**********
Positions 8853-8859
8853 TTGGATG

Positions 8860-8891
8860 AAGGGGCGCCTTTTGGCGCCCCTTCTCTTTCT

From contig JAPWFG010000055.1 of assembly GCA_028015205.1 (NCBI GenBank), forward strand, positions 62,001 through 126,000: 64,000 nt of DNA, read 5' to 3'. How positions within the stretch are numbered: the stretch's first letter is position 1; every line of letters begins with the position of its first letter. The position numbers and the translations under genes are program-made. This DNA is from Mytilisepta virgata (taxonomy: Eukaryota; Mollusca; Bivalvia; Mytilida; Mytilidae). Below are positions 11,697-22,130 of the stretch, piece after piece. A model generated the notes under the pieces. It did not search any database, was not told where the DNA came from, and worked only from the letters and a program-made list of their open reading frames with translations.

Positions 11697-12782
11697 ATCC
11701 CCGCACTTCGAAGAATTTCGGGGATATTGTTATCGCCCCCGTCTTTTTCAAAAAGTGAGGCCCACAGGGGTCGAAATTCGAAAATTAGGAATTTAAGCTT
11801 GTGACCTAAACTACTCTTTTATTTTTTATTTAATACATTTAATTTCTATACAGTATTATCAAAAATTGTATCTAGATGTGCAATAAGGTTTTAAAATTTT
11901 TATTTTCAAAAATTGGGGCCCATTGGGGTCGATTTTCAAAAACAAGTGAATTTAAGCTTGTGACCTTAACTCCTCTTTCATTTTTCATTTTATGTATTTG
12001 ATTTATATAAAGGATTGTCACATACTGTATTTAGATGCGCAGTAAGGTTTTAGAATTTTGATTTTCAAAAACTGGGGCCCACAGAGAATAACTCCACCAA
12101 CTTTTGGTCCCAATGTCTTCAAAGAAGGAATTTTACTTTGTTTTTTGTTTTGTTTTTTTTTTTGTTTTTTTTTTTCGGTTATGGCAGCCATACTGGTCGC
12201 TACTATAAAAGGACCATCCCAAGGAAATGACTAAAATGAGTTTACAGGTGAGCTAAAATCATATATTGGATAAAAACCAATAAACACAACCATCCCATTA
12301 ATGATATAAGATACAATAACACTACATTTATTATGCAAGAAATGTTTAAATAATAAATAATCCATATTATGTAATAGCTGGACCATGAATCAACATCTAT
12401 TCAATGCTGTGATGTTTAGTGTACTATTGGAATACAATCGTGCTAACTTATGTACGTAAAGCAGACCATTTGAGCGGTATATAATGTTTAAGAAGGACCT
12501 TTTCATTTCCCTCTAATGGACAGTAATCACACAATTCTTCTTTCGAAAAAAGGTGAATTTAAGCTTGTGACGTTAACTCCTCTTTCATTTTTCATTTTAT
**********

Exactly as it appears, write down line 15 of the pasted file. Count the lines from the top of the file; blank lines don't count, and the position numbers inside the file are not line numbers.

12401 TCAATGCTGTGATGTTTAGTGTACTATTGGAATACAATCGTGCTAACTTATGTACGTAAAGCAGACCATTTGAGCGGTATATAATGTTTAAGAAGGACCT